"It's easy to do the right thing when it costs you nothing," she says. "But when it costs you a lot, then it's harder to make the choice. That's where character comes in. Only when put to the test can you know the true character
of your leaders—or, for that matter, of yourself. Recently, a friend said that maybe the greatest tragedy in life is to know no tragedy. I think she might be right. We discover ourselves and the nature of others during times of tragedy. Then we know who has earned our respect, and when we have earned our own."

LADY LIBERTY is not the first novel in which Vicki spins socio-political statements into entertaining romantic suspense. This trademark theme first developed in 1995 after she overheard a young airman and his wife debating in a grocery store whether to buy a can of tuna or a jar of peanut butter; it became painfully obvious to her that their food budget wouldn't allow both.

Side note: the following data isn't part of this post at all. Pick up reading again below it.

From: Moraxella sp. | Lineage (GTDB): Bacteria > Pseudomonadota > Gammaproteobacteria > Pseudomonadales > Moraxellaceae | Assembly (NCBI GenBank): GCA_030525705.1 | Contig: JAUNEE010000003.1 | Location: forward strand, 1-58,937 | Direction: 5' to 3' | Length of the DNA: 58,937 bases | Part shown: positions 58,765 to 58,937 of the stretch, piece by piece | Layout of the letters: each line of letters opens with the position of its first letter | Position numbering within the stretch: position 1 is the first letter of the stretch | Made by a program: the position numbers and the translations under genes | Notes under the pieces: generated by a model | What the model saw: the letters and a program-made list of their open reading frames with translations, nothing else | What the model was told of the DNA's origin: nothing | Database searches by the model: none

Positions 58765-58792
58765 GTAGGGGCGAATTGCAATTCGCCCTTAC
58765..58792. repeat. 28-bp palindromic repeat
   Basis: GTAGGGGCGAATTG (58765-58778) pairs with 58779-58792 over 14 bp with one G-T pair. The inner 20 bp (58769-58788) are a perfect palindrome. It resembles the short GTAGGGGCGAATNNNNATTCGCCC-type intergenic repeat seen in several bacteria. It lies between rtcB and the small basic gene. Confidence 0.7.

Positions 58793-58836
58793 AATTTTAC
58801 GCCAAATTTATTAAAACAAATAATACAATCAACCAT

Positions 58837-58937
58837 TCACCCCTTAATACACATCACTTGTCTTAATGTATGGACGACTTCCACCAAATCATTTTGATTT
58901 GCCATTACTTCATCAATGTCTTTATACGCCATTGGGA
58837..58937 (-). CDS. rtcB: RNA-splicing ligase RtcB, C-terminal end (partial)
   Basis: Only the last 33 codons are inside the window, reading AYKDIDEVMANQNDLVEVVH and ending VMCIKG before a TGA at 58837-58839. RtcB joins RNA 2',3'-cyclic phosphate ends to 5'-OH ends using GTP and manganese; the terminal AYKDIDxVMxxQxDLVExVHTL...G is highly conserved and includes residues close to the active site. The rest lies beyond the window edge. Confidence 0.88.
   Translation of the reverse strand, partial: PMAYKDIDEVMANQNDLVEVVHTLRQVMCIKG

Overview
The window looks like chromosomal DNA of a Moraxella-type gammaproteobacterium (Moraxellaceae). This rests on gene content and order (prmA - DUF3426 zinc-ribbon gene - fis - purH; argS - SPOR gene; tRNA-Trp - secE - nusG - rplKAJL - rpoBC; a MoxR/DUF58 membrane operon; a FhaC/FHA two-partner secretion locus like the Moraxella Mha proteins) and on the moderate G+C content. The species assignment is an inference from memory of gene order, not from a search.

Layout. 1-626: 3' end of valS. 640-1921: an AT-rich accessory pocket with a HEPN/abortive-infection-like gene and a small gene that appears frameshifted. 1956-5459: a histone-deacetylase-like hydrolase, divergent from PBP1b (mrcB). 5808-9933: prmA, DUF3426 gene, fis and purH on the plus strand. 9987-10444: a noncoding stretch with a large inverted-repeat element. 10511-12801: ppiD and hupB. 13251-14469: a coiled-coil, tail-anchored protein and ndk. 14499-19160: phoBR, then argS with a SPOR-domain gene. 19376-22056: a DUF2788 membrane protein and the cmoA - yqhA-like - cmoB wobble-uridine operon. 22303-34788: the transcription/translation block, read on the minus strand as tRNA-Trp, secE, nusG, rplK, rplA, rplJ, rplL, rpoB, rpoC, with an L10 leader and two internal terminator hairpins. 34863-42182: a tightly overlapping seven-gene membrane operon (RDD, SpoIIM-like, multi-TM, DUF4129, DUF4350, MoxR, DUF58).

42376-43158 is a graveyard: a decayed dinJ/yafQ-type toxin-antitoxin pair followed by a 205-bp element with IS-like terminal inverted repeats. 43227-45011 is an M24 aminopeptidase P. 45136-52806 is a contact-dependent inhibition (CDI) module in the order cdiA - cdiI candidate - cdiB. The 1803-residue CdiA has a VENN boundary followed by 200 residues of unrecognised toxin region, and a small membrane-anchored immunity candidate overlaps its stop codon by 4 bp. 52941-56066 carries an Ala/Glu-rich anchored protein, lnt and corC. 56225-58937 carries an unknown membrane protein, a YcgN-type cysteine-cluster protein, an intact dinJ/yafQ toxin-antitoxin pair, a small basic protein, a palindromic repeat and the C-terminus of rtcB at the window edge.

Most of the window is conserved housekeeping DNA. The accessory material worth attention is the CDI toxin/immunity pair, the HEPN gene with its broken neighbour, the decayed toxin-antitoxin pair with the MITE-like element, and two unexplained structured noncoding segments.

"My emotional reaction was one of outrage. Here this guy puts his life on the line for us, and his family make the sacrifices that go with it, and they can't afford to eat."

That incident sparked a new writing direction, away from series and historical paranormal romances. "I switched to military novels that focus on the people—to hopefully make others aware of their gifts to us and what it costs them to give us those gifts. Shades of Gray reflects an awareness that I felt we, the public, needed on biological warfare. Duplicity was on chemical warfare; Acts of Honor on psychological warfare. All Due Respect concerned our need for a missile defense system."

So far, the feedback on LADY LIBERTY has been amazing. Vicki has been thanked by Special Ops officers for showing what life is like for them and their families, by Intel officers for saying what they wish they could say but can't, due to security constraints. "The Intel officers even told me I was a lot closer than I thought on psych-ops suppositions," she adds. JAG officers said that she wrote like an insider because Vicki knew that Air Force legal officers still consider themselves JAG (Judge Advocate General) though that's a Naval term.